It goes without saying that we spend the majority of our waking hours at work. To be your best and bring out the best in others at work you need to get to know them. Not just as job titles, where they sit in the building, their role, but rather who they are as individuals, what is unique about them, what motivates them, what they are passionate about, what you have in common.
Opening yourself up to getting to know your co-workers only enhances your engagement, satisfaction and, ultimately, productivity. All of these are key ingredients to having a successful career.
Every employee should have responsibility for their own engagement. Every manager should have as a top priority the engagement of their respective teams. Keep in mind, employees don’t leave companies, they more often than not leave managers.
Recognizing that everyone wants to be treated the way they uniquely want to be treated – requires listening and getting to know who you spend the majority of your waking hours with. Everyone has their own Ladder of Inference, unique behavioral tendancies (DISC), and personalities that create pieces of them as unique individuals.
To communicate effectively, to proactively manage oneself, to live a truly intentional life – you must be aware of your surroundings, embrace the uniqueness of your co-workers and see your efforts payoff in heightened engagement and productivity.
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We have a few fun tools that we use at SIGMA that help facilitate dialogue and getting to know co-workers. One tool is the 20-question boards. We ask employees to complete the fun “Getting to know your co-workers” survey and then post it in a visible, high-traffic area of our building. This sparks conversation and has been quite effective in encouraging employees to communicate and truly get to know each other.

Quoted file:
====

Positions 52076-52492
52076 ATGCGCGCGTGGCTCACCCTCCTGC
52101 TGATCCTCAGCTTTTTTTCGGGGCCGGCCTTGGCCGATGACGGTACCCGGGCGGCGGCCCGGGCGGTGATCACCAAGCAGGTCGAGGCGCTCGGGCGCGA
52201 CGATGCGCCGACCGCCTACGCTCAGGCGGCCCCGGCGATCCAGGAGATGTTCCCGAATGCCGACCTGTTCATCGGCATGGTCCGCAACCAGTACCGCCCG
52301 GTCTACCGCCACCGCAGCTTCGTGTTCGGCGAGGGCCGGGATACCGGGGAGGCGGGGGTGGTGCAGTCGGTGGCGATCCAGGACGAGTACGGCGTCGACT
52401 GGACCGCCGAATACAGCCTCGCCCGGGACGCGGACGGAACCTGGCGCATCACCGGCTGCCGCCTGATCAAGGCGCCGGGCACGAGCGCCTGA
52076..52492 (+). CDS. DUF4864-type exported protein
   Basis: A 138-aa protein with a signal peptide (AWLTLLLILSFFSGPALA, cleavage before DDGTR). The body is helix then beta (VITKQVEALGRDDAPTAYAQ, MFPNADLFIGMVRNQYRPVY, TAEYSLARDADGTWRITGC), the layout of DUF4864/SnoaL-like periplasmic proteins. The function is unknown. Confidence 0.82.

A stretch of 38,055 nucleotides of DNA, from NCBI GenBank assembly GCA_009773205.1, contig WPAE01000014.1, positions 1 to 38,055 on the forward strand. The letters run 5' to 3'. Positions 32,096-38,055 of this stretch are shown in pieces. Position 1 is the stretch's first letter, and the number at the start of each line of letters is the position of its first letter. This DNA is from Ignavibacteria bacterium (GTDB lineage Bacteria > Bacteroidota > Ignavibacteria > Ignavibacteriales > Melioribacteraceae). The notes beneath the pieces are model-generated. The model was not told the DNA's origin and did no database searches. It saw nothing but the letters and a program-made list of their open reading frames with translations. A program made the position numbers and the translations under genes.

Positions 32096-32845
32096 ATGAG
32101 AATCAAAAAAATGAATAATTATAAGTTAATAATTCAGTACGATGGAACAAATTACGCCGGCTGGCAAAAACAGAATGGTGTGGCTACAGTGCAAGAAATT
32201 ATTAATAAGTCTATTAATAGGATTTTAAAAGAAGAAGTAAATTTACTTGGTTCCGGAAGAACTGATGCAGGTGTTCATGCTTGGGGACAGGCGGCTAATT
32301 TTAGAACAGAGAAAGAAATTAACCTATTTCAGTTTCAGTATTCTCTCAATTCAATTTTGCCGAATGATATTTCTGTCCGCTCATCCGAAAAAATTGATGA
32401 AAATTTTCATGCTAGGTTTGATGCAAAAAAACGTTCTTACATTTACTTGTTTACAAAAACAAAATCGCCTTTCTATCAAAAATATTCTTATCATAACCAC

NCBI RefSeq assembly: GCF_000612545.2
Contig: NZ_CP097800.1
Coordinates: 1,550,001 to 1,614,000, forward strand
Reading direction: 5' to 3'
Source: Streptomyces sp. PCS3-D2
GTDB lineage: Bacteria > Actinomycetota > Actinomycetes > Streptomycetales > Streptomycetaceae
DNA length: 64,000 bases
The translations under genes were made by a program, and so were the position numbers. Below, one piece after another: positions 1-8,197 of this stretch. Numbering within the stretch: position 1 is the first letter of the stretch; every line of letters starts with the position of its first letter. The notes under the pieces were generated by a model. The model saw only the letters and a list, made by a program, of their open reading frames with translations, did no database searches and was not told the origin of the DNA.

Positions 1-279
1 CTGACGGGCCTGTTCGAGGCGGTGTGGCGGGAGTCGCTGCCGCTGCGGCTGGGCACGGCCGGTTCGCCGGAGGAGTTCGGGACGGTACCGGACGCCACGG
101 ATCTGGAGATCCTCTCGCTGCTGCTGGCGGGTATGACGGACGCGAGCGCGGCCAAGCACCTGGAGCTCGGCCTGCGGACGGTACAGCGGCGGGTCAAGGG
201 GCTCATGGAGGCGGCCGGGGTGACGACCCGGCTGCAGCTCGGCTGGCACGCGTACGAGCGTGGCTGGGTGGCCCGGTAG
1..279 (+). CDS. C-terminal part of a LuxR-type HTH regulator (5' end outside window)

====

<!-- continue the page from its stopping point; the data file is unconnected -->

So, my challenge for you is to stop and think about your co-workers: Did you ask them about their weekend? Do you know what their hobbies and interests are? Do they feel comfortable sharing who they are with you?
Remember we do not have a work self and then a home self – we are one individual. The more we can embrace that holistically and not force people to truncate who they are when they walk through the office door, the more benefits we reap – better communication, increased engagement, higher productivity.
A few quotes to noodle:
“I’m a great believer that any tool that enhances communication has profound effects in terms of how people can learn from each other, and how they can achieve the kind of freedoms that they’re interested in.” - Bill Gates
“We have two ears and one mouth so that we can listen twice as much as we speak.” - Epictetus
“The single biggest problem in communication is the illusion that it has taken place.” – George Bernard Shaw
“Communication works for those who work at it.” – John Powell